Winston Churchill said “We make a living by what we get; we make a life by what we give”, and no truer word was ever said.  There are, of course, different degrees of giving but the most rewarding of all is the kind that comes from the heart with genuine good intent.

It is also often the giving of time, expertise and energy that is most valuable; the positive impact of material things can be short-lived, while the commitment to providing support, so that others can build a better future for themselves, is more profound and lasting.

Through our work in education and, in particular, with schools with in communities where aspiration and life chances are limited only by the accident of birth, we are humbled by the unstinting commitment and ‘giving’ of school staff for whom teaching is not just a job but a vocation and a passion, and who choose to dedicate their time to helping children to find their way to a positive and fulfilling adulthood through education.  Here our work isn’t about feel-good gifts that have no long-term worth.  It’s about dedicating time, expertise and resource to developing initiatives and innovations that will have a lasting positive impact.

One such initiative in its early development stages in Cambridgeshire and Peterborough is involving schools, colleges and industry in collaborating to provide a comprehensive package of combined technical/vocational and academic qualifications through the International Baccalaureate’s Career-related Programme (CP).  This is a truly remarkable and transformational new programme which is achieving phenomenal success in Kent schools and which we want to see made available for our children in the East of England.  So our team is working hard, on our own time, to bring all the relevant parties together so that by 2018 a CP programme, relevant to our high growth industry sectors, can be made available.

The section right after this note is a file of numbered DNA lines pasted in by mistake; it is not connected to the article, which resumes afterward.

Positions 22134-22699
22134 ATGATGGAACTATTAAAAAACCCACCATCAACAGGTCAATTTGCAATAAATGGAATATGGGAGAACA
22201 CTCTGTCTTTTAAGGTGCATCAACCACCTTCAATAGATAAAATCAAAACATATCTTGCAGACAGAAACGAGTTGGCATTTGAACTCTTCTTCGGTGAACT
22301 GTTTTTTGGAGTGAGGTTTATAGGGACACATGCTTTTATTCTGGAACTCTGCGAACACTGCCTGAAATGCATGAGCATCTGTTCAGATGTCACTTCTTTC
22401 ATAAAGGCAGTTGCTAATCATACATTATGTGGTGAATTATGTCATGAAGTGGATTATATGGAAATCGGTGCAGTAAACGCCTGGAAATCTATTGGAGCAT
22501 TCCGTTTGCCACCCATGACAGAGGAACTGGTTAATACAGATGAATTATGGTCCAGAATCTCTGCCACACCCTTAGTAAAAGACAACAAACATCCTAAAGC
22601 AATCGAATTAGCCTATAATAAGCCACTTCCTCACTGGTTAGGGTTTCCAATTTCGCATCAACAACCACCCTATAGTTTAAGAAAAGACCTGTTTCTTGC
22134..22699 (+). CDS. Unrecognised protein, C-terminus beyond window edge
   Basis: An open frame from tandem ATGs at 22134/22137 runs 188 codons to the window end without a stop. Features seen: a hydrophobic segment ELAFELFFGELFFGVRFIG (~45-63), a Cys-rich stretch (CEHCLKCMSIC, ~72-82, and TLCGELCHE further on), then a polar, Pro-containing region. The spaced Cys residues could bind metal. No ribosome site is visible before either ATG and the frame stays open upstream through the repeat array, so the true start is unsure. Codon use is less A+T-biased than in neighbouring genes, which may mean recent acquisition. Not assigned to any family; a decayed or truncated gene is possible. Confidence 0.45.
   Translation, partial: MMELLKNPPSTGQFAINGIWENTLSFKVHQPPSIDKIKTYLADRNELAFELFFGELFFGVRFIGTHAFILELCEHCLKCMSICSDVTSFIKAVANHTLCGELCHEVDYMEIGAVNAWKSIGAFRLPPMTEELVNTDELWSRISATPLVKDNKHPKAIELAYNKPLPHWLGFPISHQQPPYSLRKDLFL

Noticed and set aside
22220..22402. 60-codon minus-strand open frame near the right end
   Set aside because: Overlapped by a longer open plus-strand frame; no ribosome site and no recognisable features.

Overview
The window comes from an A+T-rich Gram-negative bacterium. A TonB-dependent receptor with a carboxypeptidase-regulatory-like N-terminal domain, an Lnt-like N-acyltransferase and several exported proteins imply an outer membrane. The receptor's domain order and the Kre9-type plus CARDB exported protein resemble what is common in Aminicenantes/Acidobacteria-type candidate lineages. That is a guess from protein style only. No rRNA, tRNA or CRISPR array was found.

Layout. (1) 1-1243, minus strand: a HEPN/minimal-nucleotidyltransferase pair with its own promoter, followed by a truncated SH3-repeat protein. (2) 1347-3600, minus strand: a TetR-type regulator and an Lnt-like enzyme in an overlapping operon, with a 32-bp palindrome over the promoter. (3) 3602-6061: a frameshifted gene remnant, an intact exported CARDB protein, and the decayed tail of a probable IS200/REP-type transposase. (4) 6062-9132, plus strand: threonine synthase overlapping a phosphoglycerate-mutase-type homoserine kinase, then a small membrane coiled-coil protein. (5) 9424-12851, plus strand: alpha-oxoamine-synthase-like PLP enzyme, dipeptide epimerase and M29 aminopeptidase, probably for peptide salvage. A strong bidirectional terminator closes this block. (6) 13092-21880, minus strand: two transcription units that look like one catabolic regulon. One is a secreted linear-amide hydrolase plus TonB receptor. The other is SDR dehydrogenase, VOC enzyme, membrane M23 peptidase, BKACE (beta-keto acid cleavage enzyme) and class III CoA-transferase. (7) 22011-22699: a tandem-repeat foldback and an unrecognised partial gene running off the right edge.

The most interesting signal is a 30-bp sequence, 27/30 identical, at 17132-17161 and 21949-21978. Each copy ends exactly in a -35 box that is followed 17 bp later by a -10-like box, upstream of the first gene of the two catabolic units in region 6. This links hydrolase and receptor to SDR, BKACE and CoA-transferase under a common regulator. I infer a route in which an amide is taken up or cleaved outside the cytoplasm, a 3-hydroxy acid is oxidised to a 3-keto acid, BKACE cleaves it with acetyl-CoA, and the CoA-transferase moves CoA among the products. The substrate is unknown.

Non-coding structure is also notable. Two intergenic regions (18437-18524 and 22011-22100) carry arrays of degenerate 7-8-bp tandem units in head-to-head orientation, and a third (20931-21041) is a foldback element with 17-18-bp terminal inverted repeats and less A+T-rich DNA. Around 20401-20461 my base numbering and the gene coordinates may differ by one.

In Cambridge we have some of the UK’s most exciting technology and creative digital businesses – ARM, Frontier Developments, Jagex and Sony Interactive Entertainment to name a few.  These businesses are growing fast and attracting talented programmers, designers, artists and writers to our city, yet there are many young people in our local schools who are unaware of the future career opportunities these businesses offer and who will remain that way if engagement between education and industry doesn’t improve – what a potential waste of local talent and opportunity!  We want this to change, so last year we set up our own pilot project – FXP Festival, designed to upskill teachers, inspire students, and forge closer links between schools and game development companies.  We learned valuable lessons through the pilot which helped us to refine the Festival concept and materials and get ready to roll the concept out to schools all over the country in 2017.

This all means we now have our work cut out but the enthusiasm our team has for these initiatives stems from their genuine purpose and the truism of Churchill’s words.



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